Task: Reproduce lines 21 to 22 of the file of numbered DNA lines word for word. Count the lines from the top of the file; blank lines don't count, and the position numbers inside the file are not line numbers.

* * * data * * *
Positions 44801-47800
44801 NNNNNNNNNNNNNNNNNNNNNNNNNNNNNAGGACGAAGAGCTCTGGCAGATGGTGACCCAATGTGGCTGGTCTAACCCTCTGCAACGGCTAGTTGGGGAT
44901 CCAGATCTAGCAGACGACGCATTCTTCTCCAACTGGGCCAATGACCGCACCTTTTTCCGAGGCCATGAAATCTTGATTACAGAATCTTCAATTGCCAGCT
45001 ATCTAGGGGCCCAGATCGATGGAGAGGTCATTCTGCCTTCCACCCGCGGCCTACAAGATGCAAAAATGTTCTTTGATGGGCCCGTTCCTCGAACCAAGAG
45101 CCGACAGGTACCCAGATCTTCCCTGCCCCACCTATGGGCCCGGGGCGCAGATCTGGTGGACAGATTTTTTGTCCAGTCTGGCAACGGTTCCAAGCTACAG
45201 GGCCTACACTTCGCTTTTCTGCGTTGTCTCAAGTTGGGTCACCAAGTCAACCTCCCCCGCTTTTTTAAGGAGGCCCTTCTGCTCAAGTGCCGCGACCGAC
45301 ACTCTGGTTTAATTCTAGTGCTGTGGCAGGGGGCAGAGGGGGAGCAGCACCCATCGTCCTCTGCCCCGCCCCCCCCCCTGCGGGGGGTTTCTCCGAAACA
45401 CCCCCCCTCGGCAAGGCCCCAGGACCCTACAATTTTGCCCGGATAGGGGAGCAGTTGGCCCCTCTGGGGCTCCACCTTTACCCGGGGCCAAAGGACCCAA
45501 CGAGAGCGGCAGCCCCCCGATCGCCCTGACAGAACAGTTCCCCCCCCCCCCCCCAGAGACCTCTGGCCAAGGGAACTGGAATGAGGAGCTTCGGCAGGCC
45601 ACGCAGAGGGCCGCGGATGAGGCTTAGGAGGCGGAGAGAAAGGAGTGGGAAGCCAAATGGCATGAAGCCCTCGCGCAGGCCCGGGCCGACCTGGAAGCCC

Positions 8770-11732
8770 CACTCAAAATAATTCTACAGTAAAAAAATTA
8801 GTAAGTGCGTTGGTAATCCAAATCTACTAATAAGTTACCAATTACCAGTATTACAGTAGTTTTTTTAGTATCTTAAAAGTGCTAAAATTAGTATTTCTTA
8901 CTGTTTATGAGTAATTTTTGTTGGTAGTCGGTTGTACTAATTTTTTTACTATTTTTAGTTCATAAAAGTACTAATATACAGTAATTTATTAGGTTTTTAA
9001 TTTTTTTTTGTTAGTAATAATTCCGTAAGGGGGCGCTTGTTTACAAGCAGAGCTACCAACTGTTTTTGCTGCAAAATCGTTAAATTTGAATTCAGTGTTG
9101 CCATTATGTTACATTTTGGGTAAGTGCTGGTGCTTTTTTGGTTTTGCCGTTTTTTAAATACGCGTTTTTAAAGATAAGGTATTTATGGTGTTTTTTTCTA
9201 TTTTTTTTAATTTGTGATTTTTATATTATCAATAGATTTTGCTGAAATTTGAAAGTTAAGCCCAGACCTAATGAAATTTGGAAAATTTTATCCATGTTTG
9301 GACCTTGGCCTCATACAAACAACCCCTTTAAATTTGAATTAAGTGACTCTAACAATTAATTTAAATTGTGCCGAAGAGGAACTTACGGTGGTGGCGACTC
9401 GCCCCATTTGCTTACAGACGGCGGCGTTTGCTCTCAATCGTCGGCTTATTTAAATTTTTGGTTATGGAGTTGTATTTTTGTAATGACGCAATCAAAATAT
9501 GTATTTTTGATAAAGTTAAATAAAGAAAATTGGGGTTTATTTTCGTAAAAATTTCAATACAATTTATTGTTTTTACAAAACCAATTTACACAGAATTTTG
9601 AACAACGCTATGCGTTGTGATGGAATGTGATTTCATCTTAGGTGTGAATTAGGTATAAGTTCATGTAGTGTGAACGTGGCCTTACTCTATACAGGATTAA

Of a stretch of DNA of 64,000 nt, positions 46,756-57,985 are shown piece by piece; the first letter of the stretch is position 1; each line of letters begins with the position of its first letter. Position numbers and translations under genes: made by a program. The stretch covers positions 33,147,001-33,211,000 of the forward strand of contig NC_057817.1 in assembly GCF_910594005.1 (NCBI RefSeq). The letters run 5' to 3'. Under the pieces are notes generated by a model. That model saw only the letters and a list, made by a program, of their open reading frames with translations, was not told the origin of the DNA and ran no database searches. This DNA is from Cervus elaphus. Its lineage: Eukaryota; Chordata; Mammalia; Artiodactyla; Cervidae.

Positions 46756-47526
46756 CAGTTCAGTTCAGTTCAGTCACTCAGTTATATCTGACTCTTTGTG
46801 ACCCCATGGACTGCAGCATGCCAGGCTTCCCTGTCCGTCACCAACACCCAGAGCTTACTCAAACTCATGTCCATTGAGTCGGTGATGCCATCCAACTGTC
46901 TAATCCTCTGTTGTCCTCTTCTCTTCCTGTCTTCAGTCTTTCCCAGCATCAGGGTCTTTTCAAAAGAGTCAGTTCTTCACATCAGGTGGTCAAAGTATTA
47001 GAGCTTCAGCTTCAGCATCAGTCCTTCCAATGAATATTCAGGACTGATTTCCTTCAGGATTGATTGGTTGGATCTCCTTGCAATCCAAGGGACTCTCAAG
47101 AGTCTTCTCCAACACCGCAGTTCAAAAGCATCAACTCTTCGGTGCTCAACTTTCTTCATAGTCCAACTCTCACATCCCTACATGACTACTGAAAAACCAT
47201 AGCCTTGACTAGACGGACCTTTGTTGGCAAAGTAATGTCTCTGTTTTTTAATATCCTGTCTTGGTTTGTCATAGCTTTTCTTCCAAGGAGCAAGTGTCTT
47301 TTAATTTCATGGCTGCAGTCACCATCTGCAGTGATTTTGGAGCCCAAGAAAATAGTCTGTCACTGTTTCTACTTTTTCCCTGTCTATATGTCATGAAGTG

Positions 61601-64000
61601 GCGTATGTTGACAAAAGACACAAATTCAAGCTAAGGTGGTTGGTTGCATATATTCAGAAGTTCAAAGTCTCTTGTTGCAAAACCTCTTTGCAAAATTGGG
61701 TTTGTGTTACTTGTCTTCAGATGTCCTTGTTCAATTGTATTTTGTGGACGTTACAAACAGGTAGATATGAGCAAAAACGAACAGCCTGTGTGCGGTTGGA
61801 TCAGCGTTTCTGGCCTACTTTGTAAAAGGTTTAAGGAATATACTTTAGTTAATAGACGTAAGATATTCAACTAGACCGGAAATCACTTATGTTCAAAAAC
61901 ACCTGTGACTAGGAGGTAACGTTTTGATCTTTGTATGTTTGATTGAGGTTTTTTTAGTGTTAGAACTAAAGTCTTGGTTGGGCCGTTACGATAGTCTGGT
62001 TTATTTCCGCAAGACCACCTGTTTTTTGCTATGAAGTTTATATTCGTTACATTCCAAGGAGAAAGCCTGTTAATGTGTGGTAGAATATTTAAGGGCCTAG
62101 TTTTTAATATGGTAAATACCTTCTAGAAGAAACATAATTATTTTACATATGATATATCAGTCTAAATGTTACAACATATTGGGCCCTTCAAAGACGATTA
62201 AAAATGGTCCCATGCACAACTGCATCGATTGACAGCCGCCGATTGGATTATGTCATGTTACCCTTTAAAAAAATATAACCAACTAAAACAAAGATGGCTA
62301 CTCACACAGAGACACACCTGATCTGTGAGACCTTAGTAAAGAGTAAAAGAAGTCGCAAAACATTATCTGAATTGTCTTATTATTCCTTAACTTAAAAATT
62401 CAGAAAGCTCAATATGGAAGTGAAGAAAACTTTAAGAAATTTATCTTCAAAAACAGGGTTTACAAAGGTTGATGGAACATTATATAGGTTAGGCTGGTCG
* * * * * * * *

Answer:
9601 AACAACGCTATGCGTTGTGATGGAATGTGATTTCATCTTAGGTGTGAATTAGGTATAAGTTCATGTAGTGTGAACGTGGCCTTACTCTATACAGGATTAA

Of a stretch of DNA of 64,000 nt, positions 46,756-57,985 are shown piece by piece; the first letter of the stretch is position 1; each line of letters begins with the position of its first letter. Position numbers and translations under genes: made by a program. The stretch covers positions 33,147,001-33,211,000 of the forward strand of contig NC_057817.1 in assembly GCF_910594005.1 (NCBI RefSeq). The letters run 5' to 3'. Under the pieces are notes generated by a model. That model saw only the letters and a list, made by a program, of their open reading frames with translations, was not told the origin of the DNA and ran no database searches. This DNA is from Cervus elaphus. Its lineage: Eukaryota; Chordata; Mammalia; Artiodactyla; Cervidae.